As you can see, she was spot on with the heads up, as here in that Painted Redstart,

 

…and here is one of the Hepatic Tanagers.

 

While we were at the feeding stations, we counted 26 Wild Turkeys, a couple dozen Mexican Jays, Chipping Sparrows, Bewick’s Wrens, 20+ Lesser Goldfinches, Pine Siskins,  and more of both the Acorn Woodpeckers and the Arizona Woodpeckers. There was also a couple of these awesome Bridled Titmouse’s.

 

We also got a few nice pictures of the White-breasted Nuthatches.

 

There were several Anna’s Hummingbirds, one Rivoli’s Hummingbird, at least two Blue-throated Hummingbirds and several of the Broad-billed Hummingbirds, like shown below.

 

The next stop was at the end of the road, and the location of the trailheads that headed up into the higher elevations. Brandy’s tip about going up into the Carrie Nation Mine area was also perfect. This is the area where there is an intermittent creek. It will flow for a hundred yards or so, and then disappear, only to pop back up, a few hundred yards farther along the creek bed. Everywhere the water was on the surface, if you just sat down and where quite, several species would magically appear, as if out of nowhere. With the exception of a couple birds, most of these were repeats from the lower elevation. For me personally, adding the Olive Warbler to my Life List was a huge treat.

 

I also got to add the Great Pewee to the Little Big Year list.

 

The last two birds on my wish list for the area were to found back in the lower elevations, at the edge of the desert grasslands. I was hoping to see the Rufous-crowned Sparrow, and the Black-tailed Gnatcatcher. We worked our way along the road, driving and walking several miles, until we reached Florida (Pronounced flo-REE-da) Canyon. The sun was getting low, especially  as we entered that end of the canyon located just to the north of Madera Canyon, but we finally found our Black-tailed Gnatcatcher.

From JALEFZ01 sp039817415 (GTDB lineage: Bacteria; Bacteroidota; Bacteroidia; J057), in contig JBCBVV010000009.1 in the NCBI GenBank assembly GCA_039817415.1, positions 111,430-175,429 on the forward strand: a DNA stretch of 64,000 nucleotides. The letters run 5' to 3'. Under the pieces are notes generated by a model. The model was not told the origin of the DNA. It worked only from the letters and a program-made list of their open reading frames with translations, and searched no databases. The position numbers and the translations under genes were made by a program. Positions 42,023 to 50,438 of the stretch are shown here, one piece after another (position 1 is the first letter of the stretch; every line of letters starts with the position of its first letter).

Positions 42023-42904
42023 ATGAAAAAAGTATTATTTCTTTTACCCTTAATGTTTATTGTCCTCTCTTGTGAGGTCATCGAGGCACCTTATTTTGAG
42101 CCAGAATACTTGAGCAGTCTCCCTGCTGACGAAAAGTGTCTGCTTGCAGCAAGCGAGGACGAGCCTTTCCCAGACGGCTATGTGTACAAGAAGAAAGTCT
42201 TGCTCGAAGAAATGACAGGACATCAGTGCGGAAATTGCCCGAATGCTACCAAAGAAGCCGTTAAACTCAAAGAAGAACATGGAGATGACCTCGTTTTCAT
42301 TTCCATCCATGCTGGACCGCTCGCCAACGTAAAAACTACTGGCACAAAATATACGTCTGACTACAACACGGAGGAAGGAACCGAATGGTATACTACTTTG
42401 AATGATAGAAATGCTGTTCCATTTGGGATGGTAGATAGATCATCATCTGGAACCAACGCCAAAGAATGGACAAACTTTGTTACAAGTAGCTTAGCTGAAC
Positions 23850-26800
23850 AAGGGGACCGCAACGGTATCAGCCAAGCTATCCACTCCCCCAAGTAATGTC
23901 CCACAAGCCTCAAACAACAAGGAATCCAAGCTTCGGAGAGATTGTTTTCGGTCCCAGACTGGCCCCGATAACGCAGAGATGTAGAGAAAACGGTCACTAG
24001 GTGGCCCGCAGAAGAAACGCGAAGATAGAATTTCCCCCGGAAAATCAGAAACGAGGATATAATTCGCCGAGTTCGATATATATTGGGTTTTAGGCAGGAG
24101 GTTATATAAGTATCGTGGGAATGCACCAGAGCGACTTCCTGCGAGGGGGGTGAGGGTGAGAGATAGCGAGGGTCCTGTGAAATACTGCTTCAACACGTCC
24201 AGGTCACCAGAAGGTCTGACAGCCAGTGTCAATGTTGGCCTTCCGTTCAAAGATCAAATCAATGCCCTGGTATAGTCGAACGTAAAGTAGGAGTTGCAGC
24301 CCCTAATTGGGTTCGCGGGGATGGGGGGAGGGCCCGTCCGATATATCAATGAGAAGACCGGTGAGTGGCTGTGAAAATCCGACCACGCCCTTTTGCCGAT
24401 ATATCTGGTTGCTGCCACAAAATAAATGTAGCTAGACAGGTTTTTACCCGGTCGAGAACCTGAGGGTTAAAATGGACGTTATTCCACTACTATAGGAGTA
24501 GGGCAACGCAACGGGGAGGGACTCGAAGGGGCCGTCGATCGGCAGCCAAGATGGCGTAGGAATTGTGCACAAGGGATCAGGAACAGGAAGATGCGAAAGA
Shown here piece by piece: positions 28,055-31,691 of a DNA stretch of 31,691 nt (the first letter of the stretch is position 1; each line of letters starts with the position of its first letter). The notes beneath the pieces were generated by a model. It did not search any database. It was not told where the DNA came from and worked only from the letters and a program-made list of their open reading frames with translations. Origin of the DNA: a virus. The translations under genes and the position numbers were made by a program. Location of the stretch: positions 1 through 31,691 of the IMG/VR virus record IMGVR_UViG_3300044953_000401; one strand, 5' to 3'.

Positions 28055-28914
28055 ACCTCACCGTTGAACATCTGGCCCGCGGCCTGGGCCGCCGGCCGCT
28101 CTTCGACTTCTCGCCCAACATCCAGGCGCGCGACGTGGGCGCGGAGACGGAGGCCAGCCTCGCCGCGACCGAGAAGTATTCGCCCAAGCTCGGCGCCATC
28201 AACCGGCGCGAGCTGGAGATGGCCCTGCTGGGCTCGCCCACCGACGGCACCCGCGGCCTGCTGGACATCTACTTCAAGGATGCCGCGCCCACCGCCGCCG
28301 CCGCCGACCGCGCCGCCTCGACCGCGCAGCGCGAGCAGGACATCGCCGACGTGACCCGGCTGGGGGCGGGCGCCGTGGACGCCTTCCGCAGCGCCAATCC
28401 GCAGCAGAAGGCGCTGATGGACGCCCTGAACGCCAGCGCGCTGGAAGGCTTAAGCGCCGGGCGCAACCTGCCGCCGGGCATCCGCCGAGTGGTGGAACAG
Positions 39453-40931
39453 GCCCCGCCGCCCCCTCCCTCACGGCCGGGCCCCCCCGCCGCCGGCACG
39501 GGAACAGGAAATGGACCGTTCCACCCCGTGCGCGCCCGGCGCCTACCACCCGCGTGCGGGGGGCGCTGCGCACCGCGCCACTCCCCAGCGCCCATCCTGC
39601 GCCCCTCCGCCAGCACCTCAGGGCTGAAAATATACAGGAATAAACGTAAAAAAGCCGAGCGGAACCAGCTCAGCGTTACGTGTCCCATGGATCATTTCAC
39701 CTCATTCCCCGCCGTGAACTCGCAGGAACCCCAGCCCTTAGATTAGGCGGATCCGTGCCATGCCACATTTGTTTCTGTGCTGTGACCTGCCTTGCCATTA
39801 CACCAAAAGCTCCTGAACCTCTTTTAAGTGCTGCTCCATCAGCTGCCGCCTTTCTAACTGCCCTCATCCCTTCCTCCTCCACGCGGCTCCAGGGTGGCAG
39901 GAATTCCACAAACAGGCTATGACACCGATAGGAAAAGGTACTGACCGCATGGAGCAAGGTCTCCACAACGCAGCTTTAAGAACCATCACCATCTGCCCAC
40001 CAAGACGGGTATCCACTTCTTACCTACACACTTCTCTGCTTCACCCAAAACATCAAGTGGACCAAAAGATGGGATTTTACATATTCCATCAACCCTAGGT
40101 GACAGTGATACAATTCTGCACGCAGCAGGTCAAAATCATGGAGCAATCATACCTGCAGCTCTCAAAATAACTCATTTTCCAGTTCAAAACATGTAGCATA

The Rufous-crowned Sparrow never did materialize, but wow, what a day, and what a place. This is a 75 minute drive from where we are keeping the 5th wheel, so I will be back here a lot!

With the addition of all these new birds, the numbers for the Little Big Year are as follows:

Little Bird Year species – 1227
eBird Submissions – 377
US Species – 278

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Written by Tom Brown
Tom Brown grew up in the high desert area of central Oregon. His love for birds and photography started at a young age. Thru the course of time, travel, and a lot of different occupations, he ended up living in Seattle, and met a girl with a sailboat. Now his wife, Jeanne wanted to travel the world, and he thought that sounded like fun, and a great way to see a bunch of new birds! So far they have sailed north from Seattle, up thru British Columbia, Canada and down the West Coast of the US to settle (for now) in La Paz, Mexico. When he is not scouring whatever area they are in, looking for the next great bird photo, he can be found trying to earn enough money for the next adventure, and of course, a new lens or camera body! Having been nick-named “The Bird Nerd” by his last remaining friends and family, Tom continues search for that next lifer, and the accompanying photo that goes with it.